The normalcy of an abnormal lynching

By Lennox Farrell Wednesday September 03 2014 in Opinion
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Must normal life today for a sane Black person feel like some out-of-body experience? Like being wide awake in a nightmare where the ghosts of a recurring past jostle for attention with headlines – current and strident? For sure, being Black and aware is to sometimes think that the phrase, ‘Black humanity’ is an oxymoron … and no hyperbole here.


So, we’d heard about the shooting of yet another Black youth with a pedestrian sounding name, Michael Brown; shot this time in a pedestrian sounding place, Ferguson, Missouri. Without knowing all the fleeting details, you knew how the script might unfold. Would it likely include a 19-year-old Black woman shot in suburban Detroit on a porch by a White man afraid for his life? Or a Black youth, judged guilty of wearing a hoodie, shot after being followed near his home in a gated Florida community?


The frequency with which these killings occur is not experienced by other youth – White, Asian, Jewish etc. The pedestrian realities of being Black can deaden your sensibilities.


Thus, from experience acquired through learning how to remain SWB (Sane While Black), one must know when to hold and when to fold. So, absentmindedly, one might follow the demonstrations pro and con of urban Black communities being occupied by police in martial gear flinging teargas.


I didn’t engage even after the unusual foci of national and international media; and some tactical condemnations of America’s racial realities being made in China, Russia and Iran. I stayed absentminded, but balanced. However, what irked me despite my intentions to stay put even though I have several grandsons aged between the twos and the teens, was the recurring spectre of this ordinary young Black man left for four hours to lie where he had been felled by six police bullets. From 12:01pm to dusk. His body, refused by the police to his grieving family; his body handcuffed even in death behind police yellow tape. Four hours? Would a feral dog, dead in the road, have had more regard than this Black teenager?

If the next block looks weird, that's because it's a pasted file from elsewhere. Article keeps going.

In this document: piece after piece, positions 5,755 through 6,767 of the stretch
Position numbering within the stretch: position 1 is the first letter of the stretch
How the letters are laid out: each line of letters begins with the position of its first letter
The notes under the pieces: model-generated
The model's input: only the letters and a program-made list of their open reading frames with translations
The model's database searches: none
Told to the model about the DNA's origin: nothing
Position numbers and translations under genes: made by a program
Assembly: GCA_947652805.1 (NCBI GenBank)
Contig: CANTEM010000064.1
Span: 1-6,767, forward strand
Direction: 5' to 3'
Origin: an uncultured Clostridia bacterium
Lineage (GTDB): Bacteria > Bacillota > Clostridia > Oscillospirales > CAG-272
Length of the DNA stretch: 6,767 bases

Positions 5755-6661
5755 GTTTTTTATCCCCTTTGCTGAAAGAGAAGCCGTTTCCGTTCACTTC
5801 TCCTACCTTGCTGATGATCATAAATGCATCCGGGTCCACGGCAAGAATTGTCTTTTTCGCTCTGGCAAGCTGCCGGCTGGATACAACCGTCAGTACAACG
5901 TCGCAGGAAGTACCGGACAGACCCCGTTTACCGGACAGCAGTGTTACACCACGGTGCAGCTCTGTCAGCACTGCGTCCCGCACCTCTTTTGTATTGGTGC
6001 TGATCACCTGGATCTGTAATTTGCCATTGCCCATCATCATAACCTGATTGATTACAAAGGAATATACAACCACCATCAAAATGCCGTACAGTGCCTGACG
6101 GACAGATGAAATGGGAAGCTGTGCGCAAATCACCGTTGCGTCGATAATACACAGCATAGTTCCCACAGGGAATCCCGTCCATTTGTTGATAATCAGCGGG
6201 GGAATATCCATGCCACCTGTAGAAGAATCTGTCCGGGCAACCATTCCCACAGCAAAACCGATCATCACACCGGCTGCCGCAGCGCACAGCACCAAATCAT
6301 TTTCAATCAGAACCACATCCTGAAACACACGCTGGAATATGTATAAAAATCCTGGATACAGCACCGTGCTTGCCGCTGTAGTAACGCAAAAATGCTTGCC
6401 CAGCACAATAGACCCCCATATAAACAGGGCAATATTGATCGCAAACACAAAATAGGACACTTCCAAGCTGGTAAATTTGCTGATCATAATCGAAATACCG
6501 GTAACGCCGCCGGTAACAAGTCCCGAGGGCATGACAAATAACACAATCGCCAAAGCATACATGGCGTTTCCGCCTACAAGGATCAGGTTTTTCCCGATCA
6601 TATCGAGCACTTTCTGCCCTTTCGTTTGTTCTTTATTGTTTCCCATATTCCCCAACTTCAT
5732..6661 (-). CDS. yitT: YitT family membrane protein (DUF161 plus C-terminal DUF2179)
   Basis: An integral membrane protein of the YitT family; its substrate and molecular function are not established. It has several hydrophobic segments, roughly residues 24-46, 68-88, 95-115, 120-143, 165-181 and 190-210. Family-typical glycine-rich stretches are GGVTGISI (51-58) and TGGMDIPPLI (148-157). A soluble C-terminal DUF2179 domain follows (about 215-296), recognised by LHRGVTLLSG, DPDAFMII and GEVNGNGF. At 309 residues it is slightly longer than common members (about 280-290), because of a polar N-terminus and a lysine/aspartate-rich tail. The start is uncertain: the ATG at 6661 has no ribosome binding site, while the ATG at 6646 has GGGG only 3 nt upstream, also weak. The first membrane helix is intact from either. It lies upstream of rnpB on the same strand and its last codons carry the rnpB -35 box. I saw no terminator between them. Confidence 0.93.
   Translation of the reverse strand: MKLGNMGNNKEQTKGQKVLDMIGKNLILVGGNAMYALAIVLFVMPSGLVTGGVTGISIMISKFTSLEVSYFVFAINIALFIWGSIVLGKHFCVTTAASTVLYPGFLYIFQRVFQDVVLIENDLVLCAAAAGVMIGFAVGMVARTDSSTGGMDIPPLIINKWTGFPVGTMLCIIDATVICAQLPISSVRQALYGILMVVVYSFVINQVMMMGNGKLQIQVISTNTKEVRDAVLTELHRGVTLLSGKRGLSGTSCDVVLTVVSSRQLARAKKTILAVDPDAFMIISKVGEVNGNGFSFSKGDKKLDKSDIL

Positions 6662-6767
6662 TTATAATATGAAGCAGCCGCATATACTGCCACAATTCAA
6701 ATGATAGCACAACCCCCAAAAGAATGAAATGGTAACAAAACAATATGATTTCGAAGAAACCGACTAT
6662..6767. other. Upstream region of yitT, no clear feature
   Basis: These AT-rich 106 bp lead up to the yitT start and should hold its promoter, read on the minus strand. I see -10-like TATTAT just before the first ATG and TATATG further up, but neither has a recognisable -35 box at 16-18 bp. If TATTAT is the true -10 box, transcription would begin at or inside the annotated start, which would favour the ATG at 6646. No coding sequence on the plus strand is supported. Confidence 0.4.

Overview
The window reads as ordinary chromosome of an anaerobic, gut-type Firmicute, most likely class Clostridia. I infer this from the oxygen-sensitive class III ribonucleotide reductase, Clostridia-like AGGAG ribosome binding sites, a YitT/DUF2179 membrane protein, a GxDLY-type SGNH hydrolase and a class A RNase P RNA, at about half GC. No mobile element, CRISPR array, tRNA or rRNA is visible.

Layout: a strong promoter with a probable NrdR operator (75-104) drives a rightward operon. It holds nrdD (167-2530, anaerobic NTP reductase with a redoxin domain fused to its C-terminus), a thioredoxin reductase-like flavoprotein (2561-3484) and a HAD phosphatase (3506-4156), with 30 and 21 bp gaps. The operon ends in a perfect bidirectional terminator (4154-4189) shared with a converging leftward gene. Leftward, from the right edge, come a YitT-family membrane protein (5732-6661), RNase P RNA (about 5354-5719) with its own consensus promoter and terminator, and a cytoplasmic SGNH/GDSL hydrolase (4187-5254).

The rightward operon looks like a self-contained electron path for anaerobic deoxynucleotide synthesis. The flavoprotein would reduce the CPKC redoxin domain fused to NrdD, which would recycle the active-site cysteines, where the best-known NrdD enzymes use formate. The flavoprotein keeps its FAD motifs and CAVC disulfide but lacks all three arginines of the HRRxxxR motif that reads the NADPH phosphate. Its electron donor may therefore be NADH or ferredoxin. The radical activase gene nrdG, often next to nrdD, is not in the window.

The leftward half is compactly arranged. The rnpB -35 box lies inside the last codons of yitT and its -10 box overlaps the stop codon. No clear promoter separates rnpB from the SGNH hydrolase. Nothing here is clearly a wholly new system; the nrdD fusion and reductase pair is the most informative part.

That spectre troubled me. What purpose was served leaving him lying face-down as road kill on a busy roadway, his broken body leaking blood and spilling brains in mid-street in mid-afternoon in mid-America? It did not make sense. What did make sense was none of the officers calling an ambulance; one only happening by on another urgency. After all, of what use are medics after taking two headshots, dead-on? It also made sense, spiteful if not unexpected, that shortly after his folk built a make-shift memorial where he’d been felled that an officer’s police dog pissed on it, and another drove his police vehicle over it. Is gross insensitivity a synonym for rank stupidity?


It also made sense that in reacting to the responses of Black communities to the shooting, police departments nationwide earnestly sought advice from other departments with experience – Florida’s – on how to manage ‘racial unrest’. Not on how to end anti-Black racism. No, how to best manage racial unrest.


Top policy priority here: manage racial unrest, not racial antagonisms. Are these people preparing in advance for more of the same?